Writer: Adam Kelly Morton
Director: Matthew Gould
Reviewer: Stephen Bates
On 6 December 1989, Marc Lepine walked into a Montreal University, killed 14 women and then killed himself. This 90-minute monologue from Chewed Up Theatre attempts to get inside the mind of a mass murderer and explain what might seem to be inexplicable. The audience is seated men on one side, women on the other; this may start as a minor inconvenience to some, but its purpose becomes clear as the drama reaches its climax.
The son of an Algerian Moslem father, who leaves the family during his childhood, and a devoutly Catholic French Canadian mother, Lepine is 5’6″ tall, slightly built and plagued by acne. His life is a series of rejections – by the Canadian Army, by academic institutions, by employers and by women; he blames the Government, authorities and feminists. Finally he is accepted for something – to be the holder of a gun licence. As the story begins to unfold, the initial fear is that Lepine will be depicted as nothing more than a self-pitying loner out to take random revenge on the world. However the writer, Adam Kelly Morton never resorts to simplistic explanations and we see a complex character emerge, one who attributes the blame for each of his rejections carefully and even rationally; he sees “the system” as being at fault and overlooks his own inabilities to conform with it. His warped philosophy is influenced by the two religions of his parents, although he adheres to neither, and he finds cultural inspiration from sources as diverse as the existentialist writings of Albert Camus and the bloody images of Coppola’s Apocalypse Now.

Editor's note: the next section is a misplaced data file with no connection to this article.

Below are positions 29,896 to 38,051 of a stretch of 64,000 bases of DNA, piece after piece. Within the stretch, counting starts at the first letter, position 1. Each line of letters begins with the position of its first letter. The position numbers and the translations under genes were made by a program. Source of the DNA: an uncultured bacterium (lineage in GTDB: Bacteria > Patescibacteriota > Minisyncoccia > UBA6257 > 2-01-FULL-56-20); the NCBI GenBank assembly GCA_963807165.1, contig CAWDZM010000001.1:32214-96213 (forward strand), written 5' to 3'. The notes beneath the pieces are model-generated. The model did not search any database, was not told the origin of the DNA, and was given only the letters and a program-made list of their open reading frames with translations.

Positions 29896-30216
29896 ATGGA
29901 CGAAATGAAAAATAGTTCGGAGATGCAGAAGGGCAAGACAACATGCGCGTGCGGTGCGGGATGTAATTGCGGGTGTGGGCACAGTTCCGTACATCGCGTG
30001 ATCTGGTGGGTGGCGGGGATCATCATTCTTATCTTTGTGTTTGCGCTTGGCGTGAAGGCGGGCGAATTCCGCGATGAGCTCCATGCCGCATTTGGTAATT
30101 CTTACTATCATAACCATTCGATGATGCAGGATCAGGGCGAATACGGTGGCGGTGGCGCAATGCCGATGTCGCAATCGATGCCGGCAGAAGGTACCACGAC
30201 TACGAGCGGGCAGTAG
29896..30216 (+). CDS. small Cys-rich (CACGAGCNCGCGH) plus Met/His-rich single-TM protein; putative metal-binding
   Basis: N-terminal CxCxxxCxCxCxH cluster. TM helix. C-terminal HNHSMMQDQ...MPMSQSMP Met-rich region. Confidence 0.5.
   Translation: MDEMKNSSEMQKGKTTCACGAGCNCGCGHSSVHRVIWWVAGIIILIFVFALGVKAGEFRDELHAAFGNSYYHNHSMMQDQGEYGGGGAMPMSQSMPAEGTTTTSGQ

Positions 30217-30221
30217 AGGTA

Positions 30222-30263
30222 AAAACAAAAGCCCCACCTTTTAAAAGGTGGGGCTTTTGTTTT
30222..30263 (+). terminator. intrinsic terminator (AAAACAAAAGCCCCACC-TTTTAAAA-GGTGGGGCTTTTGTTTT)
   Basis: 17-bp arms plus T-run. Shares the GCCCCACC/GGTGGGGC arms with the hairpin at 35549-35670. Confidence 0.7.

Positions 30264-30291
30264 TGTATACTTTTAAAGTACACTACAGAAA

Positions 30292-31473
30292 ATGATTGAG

Morton’s words are brought vividly to life by an astonishing performance from relative newcomer Felix Brunger. He has trained in Meisner technique (evolved from “method” acting) and, here, he inhabits his character completely. He chalks words, numbers and diagrams frantically on the walls and floors to reflect the turmoil of a chaotic mind; he stares pleadingly at the audience as if seeking vindication for his thoughts and deeds; he charms and jokes while always conveying an inner rage which eventually rises explosively to the surface; and he breaks our hearts when convincing us that all Lepine needs in his life is love, which he has come to believe he can never find. He is assisted by Tom Kitney’s very effective lighting, which underscores variations in tone and mood, and by Matthew Gould’s sharply focussed direction, which sustains interest throughout and diminishes the inevitable limitations of format and venue.
Eventually, Lepine sees no option but to leave this world and to take as many others with him as possible, citing specific grievances against the feminist movement to justify his targets. He cannot accept the teachings of the religions of either of his parents on the consequences of suicide, because he is in Hell already. He orders the women who are at the mercy of his rifle to separate from the men and he glares at the female section of the already segregated audience. An icy chill descends across the small auditorium. This is a powerful and totally absorbing piece of work.